The FDA approval, granted early today, follows the emergency use authorization given to Pfizer last December. The new official approval is for vaccine use in individuals who are 16 and older. Despite the emergency approval, many Americans have resisted getting the vaccine. Some three in 10 unvaccinated adults have said they are more likely to get the vaccine if it received full FDA approval, according to a June survey from nonprofit Kaiser Family Foundation.
Those 3 out of 10 individuals will be a key target in Pfizer’s marketing push, according to Saba, who recently co-authored “Brand Plan Rx: The Marketer’s Guide to Building a Thriving Health and Wellness Brand.” He adds that Pfizer will also have to reinforce the vaccine’s value to those who have already received the shot now that a booster shot is expected.
“They don’t want to lose anyone,” Saba says. “Pfizer has to communicate in a way that is very respectful and trusting, they want to build trust.”
While the Comirnaty brand name may seem odd, Saba says the name may be a result of trying to tie in words like “immunity,” and “community” to better convey such trust. He expects Pfizer may try to explain the name in its commercials, which will be fairly serious in tone.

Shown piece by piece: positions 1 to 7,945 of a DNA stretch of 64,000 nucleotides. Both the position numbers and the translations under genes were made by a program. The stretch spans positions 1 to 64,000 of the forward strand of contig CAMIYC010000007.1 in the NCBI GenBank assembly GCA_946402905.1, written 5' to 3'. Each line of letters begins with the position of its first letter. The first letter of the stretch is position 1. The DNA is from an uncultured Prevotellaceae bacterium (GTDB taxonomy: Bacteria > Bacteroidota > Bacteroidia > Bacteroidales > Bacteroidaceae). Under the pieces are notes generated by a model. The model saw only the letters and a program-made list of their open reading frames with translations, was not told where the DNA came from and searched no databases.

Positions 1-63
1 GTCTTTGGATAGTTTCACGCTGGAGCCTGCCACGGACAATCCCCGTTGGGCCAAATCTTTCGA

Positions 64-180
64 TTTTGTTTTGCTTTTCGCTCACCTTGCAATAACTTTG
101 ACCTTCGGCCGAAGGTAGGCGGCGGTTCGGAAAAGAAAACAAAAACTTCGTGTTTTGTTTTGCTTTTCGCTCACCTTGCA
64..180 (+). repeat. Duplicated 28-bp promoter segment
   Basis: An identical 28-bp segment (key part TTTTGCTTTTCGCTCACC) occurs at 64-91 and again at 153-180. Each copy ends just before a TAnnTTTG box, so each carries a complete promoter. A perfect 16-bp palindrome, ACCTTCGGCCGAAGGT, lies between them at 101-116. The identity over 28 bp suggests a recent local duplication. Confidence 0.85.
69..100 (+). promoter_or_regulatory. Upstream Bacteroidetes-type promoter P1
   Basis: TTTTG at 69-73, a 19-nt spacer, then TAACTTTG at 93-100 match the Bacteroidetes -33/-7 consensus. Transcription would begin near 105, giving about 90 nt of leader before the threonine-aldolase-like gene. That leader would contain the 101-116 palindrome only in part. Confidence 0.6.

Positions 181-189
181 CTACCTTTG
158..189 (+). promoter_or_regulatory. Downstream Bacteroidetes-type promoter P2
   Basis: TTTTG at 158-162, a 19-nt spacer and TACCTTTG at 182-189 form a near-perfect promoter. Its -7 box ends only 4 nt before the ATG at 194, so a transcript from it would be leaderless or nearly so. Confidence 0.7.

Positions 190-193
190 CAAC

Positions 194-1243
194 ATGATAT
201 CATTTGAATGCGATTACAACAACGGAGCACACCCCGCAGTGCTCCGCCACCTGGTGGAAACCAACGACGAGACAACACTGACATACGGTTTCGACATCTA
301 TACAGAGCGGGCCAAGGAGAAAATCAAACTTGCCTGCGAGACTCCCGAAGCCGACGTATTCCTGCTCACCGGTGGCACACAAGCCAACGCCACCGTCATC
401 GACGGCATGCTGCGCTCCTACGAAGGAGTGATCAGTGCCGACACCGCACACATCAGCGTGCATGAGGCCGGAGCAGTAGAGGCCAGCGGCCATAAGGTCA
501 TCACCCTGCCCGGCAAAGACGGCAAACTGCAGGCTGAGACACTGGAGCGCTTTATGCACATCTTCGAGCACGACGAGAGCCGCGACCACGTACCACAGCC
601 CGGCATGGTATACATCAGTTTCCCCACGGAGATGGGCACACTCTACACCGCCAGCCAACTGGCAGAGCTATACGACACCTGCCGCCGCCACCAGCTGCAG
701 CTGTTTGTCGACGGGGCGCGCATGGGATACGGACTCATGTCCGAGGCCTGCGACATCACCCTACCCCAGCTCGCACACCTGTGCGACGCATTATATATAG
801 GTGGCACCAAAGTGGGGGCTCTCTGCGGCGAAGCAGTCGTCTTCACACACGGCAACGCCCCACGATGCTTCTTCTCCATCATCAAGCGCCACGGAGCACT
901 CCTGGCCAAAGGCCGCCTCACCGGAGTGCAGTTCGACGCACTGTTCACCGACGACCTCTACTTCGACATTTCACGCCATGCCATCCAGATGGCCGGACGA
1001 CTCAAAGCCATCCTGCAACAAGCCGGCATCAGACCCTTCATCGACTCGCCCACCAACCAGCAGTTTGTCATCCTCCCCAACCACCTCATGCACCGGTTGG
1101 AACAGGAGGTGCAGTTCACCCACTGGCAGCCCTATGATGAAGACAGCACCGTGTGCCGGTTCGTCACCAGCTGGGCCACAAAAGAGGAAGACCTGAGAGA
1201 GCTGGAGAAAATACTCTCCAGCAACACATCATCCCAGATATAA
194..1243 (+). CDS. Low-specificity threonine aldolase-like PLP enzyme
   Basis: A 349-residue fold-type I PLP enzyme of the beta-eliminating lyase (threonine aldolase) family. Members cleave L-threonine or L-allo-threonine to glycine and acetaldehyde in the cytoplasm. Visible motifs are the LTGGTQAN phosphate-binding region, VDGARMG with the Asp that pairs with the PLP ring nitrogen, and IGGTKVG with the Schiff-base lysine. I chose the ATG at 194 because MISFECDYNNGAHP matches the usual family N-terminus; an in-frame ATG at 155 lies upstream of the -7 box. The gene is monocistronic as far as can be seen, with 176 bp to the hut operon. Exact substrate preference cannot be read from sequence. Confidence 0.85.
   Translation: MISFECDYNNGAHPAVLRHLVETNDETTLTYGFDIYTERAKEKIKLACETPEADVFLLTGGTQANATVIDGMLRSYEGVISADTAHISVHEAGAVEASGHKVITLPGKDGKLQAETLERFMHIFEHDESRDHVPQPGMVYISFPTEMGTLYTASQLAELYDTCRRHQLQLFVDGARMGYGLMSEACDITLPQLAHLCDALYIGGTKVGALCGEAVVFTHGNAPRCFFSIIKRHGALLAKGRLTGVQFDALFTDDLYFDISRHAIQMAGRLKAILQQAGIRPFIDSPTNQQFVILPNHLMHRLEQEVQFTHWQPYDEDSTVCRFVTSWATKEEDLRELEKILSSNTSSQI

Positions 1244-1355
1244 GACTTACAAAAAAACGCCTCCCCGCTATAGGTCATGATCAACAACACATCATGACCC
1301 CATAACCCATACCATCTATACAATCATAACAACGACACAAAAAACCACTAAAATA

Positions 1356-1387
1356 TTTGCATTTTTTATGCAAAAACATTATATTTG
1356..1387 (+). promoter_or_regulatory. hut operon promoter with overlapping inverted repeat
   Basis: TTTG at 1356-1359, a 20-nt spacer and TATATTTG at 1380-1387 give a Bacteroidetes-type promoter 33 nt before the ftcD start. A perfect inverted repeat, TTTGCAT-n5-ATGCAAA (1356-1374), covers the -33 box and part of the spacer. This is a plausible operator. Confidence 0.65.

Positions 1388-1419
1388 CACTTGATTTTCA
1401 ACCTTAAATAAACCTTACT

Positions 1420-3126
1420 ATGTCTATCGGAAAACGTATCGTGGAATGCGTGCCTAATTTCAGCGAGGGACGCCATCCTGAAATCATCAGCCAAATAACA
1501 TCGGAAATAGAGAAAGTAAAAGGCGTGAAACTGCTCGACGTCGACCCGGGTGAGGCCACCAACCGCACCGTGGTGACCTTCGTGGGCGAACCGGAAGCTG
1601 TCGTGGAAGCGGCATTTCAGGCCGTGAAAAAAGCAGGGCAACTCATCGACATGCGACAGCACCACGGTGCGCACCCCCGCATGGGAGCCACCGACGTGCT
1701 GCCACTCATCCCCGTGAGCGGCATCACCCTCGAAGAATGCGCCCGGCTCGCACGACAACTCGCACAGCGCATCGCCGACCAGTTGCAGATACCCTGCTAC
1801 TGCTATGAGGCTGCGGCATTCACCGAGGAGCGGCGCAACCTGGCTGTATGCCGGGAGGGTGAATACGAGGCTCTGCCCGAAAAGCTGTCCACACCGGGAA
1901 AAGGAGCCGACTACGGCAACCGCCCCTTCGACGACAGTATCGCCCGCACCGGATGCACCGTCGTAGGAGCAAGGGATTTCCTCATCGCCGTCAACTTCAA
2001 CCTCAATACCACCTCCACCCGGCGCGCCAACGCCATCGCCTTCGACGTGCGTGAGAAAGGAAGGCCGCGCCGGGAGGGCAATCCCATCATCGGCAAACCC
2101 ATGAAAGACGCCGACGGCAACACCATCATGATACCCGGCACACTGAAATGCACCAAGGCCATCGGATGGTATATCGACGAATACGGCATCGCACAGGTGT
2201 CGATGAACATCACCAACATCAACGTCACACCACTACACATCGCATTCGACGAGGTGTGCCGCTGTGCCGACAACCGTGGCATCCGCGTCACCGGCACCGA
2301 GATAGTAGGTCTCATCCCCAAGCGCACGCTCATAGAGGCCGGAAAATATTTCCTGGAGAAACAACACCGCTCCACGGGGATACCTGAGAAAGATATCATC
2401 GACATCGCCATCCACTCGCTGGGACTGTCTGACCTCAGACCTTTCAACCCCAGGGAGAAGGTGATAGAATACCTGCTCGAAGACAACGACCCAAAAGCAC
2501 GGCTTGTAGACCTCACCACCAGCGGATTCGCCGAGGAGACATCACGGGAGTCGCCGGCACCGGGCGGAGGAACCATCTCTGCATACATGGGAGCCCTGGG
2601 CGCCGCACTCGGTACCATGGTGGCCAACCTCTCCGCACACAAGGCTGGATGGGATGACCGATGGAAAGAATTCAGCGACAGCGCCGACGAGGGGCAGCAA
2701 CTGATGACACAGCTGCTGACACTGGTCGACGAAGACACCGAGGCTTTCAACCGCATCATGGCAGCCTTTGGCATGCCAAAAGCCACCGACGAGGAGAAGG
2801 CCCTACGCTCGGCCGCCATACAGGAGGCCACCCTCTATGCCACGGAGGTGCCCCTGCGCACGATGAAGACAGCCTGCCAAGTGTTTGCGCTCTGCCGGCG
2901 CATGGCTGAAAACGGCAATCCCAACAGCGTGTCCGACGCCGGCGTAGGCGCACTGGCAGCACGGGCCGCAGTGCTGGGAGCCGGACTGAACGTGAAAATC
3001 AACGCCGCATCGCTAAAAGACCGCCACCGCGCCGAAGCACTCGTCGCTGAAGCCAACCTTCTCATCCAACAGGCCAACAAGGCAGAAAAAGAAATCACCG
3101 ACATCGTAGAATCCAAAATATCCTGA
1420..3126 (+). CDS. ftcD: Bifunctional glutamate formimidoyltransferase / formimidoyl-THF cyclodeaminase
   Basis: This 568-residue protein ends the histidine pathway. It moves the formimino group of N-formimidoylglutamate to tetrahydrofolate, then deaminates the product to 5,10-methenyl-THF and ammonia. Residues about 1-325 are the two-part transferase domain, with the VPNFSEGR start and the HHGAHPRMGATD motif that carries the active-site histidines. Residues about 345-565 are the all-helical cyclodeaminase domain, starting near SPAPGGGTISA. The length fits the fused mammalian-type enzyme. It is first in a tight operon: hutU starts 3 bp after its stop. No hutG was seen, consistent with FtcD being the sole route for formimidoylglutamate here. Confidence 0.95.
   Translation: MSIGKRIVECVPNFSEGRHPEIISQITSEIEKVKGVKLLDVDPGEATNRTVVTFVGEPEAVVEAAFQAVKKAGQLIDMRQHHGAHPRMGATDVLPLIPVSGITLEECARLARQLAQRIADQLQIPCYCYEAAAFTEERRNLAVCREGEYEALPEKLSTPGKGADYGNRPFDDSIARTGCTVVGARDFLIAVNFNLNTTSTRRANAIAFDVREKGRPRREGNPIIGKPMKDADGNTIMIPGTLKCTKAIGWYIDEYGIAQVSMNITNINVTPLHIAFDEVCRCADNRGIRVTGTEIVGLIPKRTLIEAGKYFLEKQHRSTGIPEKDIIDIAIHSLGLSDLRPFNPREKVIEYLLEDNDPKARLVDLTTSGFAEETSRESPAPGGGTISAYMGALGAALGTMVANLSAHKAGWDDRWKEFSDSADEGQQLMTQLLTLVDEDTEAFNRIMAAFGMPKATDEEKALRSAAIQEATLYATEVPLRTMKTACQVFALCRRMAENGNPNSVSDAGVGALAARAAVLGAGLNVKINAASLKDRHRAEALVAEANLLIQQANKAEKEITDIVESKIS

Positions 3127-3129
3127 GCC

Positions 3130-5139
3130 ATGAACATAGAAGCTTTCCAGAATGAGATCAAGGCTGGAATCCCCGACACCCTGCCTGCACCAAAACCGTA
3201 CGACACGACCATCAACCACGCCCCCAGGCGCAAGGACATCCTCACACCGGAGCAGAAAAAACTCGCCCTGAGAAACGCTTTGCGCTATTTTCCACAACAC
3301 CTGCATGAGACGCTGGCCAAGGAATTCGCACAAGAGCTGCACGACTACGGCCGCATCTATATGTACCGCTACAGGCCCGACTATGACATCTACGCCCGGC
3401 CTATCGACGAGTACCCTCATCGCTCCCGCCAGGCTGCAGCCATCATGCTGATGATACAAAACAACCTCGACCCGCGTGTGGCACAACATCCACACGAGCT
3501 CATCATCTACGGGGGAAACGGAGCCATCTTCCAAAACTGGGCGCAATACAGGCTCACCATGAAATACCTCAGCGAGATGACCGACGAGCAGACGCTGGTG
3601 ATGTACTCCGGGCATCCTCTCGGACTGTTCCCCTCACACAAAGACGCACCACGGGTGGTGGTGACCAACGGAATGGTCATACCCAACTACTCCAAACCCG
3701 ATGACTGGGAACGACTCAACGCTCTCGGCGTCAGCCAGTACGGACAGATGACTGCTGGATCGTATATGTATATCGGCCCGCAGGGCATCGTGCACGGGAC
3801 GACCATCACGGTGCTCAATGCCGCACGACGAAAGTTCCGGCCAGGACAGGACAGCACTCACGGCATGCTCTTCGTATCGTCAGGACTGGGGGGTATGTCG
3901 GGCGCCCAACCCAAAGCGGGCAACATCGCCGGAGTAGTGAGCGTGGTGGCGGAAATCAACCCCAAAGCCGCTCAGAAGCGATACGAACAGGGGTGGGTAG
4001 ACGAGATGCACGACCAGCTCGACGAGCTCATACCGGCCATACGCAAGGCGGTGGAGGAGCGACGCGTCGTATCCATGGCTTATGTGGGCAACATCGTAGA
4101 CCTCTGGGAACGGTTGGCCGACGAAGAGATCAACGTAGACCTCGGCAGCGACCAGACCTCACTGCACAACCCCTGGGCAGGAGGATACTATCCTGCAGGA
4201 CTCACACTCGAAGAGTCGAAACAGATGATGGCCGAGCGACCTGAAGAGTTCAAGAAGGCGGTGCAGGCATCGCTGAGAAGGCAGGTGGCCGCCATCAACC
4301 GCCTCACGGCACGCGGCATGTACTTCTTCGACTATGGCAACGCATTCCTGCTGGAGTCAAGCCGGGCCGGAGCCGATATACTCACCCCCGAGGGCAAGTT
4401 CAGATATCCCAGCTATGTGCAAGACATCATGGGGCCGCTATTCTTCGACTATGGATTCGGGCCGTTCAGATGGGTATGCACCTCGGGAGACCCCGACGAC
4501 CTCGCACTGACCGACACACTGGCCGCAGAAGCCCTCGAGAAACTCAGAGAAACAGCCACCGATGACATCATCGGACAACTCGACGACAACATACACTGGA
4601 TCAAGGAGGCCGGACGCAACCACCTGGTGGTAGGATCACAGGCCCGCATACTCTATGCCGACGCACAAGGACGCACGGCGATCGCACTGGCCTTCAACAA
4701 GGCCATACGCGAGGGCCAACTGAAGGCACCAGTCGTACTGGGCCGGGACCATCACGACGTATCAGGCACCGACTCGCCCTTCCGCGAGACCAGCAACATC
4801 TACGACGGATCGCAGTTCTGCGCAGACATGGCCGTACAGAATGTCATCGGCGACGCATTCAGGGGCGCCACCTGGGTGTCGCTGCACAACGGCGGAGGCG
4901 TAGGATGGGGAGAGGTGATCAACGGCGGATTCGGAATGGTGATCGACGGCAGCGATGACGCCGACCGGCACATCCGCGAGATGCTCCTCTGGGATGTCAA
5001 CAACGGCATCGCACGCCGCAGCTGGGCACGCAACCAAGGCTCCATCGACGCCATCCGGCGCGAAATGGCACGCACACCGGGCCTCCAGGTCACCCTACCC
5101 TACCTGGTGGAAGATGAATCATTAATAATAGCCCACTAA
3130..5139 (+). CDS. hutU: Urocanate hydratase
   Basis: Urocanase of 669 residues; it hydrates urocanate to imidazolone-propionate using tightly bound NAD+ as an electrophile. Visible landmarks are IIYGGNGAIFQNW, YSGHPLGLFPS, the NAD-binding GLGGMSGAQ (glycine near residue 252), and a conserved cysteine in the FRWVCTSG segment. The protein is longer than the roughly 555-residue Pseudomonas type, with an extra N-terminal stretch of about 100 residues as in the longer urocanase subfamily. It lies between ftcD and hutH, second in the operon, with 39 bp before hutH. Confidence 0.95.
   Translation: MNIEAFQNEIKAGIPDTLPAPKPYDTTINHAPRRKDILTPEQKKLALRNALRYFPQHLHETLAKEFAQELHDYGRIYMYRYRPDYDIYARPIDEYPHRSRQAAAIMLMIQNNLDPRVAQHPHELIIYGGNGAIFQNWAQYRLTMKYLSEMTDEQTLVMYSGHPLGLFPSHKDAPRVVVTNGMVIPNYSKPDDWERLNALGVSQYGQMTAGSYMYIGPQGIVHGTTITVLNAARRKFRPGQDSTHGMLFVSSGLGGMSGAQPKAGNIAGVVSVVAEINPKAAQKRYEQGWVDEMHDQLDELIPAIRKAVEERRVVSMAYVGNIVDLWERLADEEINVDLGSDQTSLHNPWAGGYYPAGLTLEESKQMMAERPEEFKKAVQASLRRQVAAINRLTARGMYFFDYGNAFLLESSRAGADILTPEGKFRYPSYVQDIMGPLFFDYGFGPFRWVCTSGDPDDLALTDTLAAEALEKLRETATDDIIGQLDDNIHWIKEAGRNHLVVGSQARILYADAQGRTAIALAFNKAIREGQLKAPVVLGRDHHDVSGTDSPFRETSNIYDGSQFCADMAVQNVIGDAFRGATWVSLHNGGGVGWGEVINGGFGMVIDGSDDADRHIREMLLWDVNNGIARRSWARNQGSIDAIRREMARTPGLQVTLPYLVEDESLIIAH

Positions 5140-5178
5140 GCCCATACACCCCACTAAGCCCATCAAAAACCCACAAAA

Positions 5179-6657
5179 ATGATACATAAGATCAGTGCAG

Consumers are warming to vaccines
Consumers appear to be warming up to COVID-19 vaccines as more businesses and organizations issue mandates. A recent Ad Age-Harris Poll found that more than half of Americans surveyed say they are more likely to shop in-store at companies that require employee vaccinations.
Pfizer’s direct-to-consumer Comirnaty vaccine marketing should be days away, according to experts. The drugmaker’s brand team has likely been working on a campaign in parallel to the FDA submission, according to George Sillup, chair and associate professor of pharmaceutical and healthcare marketing at Saint Joseph’s University.
“You have that in the can—you’re ready to go, you don’t start at that initial point there’s much more pre-planning on this by the brand team,” he says, noting a rush to beat competitor Moderna. “If you’ve got it, Moderna can’t be that far behind, capitalize on it and get out there as fast as you can.”
Indeed, according to the New York Times, FDA approval for Moderna’s vaccine could be weeks away. That vaccine, which like Pfizer’s is a two-shot mRNA inoculation, will be marketed as Spikevax.
The difference in names between Comirnaty and Spikevax is similar to the difference between competitors Viagra, made by Pfizer, and Cialis, the erectile dysfunction-treating drugs, according to Saba, who formerly worked at Cialis drugmaker Eli Lilly. He notes that like Viagra, Spikevax is a bolder marketing choice. Cialis, which was released after Viagra, pursued a more human-centric advertising approach.
“I think Pfizer will come out with more of a Cialis tone to it—respectful,” Saba says.